Technology and tenure: Creating oppositional discourse in an offline and online world

Research output: Contribution to journalArticle

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Abstract

In this article, I look at the complexity of the technorhetorician's place within academic institutions that promote traditional retention, promotion, and tenure procedures. First, I point out the shortcomings of current positionalities assigned to technorhetoricians. I then expand on theories of opposition as defined by Chela Sandoval (1994) in "Re-entering Cyberspace: Sciences of Resistance." I use this framework to look at the problems when creating binaries to identify online and offline work as traditional or marginal. I argue that we are a diverse and multilayered group whose members occupy many positions, emphasizing the shifting and sometimes contradictory nature of marginality in cyberspace. I conclude by pointing out possible effects of our diverse positionalities on our retention, tenure, and promotion efforts.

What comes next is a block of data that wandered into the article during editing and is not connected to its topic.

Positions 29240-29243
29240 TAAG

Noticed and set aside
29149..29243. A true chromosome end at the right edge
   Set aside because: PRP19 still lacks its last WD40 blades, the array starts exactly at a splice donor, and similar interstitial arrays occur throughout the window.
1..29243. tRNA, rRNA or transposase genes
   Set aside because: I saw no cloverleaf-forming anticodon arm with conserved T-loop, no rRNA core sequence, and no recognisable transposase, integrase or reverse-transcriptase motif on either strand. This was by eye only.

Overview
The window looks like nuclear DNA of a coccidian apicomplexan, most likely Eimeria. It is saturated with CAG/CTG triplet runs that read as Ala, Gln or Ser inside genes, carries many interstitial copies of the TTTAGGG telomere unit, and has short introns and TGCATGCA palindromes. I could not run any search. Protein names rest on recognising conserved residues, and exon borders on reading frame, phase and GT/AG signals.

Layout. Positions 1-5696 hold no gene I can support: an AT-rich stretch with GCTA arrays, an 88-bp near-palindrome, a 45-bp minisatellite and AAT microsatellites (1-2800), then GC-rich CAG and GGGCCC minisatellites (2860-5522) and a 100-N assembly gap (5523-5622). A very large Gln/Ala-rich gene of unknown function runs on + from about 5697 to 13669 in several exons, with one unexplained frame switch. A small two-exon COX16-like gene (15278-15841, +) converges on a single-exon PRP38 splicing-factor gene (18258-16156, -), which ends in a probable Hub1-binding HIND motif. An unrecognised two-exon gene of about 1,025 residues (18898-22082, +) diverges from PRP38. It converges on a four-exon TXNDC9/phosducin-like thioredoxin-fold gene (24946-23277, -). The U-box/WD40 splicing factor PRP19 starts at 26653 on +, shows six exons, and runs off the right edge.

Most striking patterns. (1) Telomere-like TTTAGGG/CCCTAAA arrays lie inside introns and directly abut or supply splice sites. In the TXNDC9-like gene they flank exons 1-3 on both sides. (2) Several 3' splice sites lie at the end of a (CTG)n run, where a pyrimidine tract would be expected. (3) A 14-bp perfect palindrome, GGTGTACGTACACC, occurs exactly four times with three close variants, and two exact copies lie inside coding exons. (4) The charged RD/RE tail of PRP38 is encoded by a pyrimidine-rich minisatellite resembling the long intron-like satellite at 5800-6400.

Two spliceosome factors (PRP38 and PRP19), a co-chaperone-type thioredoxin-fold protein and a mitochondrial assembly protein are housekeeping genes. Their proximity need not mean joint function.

Original languageEnglish (US)
Pages (from-to)41-55
Number of pages15
JournalComputers and Composition
Volume17
Issue number1
DOIs
StatePublished - Jan 1 2000

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Keywords

  • Differential movement
  • Evaluation procedures
  • Ideological frameworks
  • Marginality in cyberspace
  • Technology and tenure
  • Theories of opposition

ASJC Scopus subject areas

  • Computer Science(all)
  • Language and Linguistics
  • Education
  • Linguistics and Language

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